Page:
When the skipper thinks it is time for us to disembark, he steers his boat up a dry sandbank and has a staircase put overboard, along which we step into the water, which is only a few centimeters deep and we can cross the increasingly dry plain to that unique , empty island.

When we are back at the boat after a few hours, we wait until the Wadden Sea ‘fills up’ again due to the southern tidal current and the Noordster can return to Lauwersoog.

We sail back into a completely dark world that is only disturbed by the light from the German Wadden island of Borkum and the wind farms at sea. The journey took thirteen hours in total. An unforgettable experience.

The Wadden Sea stretches along the coasts of the Netherlands, Germany and Denmark. In the Dutch part, Wieringen, the northern part of Friesland and Groningen, borders the inland sea with an unparalleled dynamic landscape.

It is an area, created under the influence of ebb and flow, with an extensive system of large and small channels that are interspersed with sandbanks that fall dry.

The Wadden Sea is not only an increasingly popular holiday destination, but also an indispensable stopover for millions of birds during their migration. They find food and rest on the nutrient-rich mud flats, mussel beds, extensive salt marshes, white sandy beaches and dunes and sea grass fields. Thousands of often rare plant and animal species also feel at home here.

All Wadden islands have been ‘walking’ in an easterly direction for centuries. It is actually no different than that the sea takes on the North Sea coast, while it gives on the eastern Wadden coast. As a result, Schiermonnikoog even ended up on Groningen territory and the border between Groningen and Friesland had to be adjusted in such a way that Schier is now in Friesland again.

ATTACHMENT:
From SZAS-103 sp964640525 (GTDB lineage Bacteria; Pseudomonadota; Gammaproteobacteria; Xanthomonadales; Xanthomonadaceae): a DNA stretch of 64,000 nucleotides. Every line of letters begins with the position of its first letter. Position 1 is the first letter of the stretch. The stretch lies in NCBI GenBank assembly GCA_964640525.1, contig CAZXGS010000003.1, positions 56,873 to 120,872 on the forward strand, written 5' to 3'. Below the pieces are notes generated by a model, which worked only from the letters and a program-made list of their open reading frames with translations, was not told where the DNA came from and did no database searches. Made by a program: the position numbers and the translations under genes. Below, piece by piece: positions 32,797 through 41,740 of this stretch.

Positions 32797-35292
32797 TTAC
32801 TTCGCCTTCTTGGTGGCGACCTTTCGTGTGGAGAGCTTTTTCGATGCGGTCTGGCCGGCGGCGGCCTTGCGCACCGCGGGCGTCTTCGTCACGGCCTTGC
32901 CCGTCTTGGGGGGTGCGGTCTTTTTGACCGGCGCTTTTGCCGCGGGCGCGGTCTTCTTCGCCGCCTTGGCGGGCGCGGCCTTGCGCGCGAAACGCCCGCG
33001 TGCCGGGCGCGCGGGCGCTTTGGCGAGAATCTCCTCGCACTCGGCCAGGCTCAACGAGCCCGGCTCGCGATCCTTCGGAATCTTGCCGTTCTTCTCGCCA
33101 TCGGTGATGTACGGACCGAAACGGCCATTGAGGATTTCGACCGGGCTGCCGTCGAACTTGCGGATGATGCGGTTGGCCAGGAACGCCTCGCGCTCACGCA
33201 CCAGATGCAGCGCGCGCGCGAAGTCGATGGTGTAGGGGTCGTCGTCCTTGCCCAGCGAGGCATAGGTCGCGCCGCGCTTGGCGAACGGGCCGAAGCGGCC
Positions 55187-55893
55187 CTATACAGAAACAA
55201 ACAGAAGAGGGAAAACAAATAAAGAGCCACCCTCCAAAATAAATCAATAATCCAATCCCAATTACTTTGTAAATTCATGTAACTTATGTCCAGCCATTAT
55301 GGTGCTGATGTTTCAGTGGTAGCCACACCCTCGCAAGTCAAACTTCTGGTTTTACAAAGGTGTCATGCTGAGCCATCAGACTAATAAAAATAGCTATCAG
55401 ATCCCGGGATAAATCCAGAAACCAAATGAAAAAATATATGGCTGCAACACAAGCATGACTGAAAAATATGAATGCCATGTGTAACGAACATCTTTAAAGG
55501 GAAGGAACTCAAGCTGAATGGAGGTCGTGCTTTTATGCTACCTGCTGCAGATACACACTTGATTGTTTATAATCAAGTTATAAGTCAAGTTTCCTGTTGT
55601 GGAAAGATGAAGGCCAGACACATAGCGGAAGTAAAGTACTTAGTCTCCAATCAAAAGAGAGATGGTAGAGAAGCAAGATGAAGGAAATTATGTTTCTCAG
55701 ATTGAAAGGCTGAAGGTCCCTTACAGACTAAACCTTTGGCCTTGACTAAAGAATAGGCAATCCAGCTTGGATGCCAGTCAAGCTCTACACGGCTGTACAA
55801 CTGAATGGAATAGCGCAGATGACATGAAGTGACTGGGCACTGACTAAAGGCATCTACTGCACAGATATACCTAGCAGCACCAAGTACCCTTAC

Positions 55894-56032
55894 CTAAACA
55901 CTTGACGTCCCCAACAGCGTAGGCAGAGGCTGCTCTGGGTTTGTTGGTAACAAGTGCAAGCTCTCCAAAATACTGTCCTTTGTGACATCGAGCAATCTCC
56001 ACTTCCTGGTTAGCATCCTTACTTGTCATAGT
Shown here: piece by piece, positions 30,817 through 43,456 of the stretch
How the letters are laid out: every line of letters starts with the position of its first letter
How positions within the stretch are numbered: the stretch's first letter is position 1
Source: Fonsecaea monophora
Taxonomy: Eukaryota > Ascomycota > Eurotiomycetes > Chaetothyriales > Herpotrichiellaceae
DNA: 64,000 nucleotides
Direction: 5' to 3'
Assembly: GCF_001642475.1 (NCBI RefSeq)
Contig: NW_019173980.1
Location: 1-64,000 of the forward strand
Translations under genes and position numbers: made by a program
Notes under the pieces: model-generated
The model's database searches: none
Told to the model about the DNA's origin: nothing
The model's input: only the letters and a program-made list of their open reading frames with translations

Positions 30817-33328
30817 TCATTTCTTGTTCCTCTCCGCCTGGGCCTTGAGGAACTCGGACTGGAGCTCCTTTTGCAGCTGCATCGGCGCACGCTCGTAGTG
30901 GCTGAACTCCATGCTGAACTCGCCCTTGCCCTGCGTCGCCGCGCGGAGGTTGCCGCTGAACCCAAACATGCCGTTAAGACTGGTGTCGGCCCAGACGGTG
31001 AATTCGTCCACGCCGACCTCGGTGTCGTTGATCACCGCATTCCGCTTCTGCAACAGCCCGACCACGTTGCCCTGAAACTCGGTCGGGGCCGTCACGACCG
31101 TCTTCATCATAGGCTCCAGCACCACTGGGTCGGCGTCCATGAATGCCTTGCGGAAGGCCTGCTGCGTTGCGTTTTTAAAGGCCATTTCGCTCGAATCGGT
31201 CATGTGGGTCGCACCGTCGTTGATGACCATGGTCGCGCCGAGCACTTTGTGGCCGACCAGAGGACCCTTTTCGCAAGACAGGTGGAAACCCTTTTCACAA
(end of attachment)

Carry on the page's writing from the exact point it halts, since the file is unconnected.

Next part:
Mudflat hiking

You can find information about mudflat hiking at visitwadden.nl. You can book the cruise with the Noordster to Rottummeroog on the website of Staatsbosheer. Don’t expect to be able to right away. Not only corona can be a bummer, you should also take into account that the tours with space for a maximum of 28 people are only sailed in March, August and September. You can also go sailing and dry out on the mudflats. ailand.nl

Walking mudflats

The Wadden Sea stretches along the coasts of the Netherlands, Germany and Denmark. In the Dutch part, Wieringen, the northern part of Friesland and Groningen, borders the inland sea with an unparalleled dynamic landscape.

It is an area, created under the influence of ebb and flow, with an extensive system of large and small channels that are interspersed with sandbanks that fall dry.

The Wadden Sea is not only an increasingly popular holiday destination, but also an indispensable stopover for millions of birds during their migration. They find food and rest on the nutrient-rich mud flats, mussel beds, extensive salt marshes, white sandy beaches and dunes and sea grass fields. Thousands of often rare plant and animal species also feel at home here.

All Wadden islands have been ‘walking’ in an easterly direction for centuries. It is actually no different than that the sea takes on the North Sea coast, while it gives on the eastern Wadden coast. As a result, Schiermonnikoog even ended up on Groningen territory and the border between Groningen and Friesland had to be adjusted in such a way that Schier is now in Friesland again.

Lauwersmeer National Park

Until 1969, the Lauwersmeer was still part of the Wadden Sea. For fear of flooding, the lake was closed with a dam and a beautiful bird paradise was created.

So special that it has been designated a National Park. The area has a beautiful variety of extensive grasslands, swaying reed beds, open water and sheltered forests. You can spot special birds such as stilt, spoonbill and the white-tailed eagle.

To prevent the area from growing into one large swamp forest, the Forestry Commission has released grazers such as Scottish highlanders and konik horses to prevent degradation and forestation.

The nice thing is that, unlike the Oostvaardersplassen, for example, you can admire the animals in their natural habitat.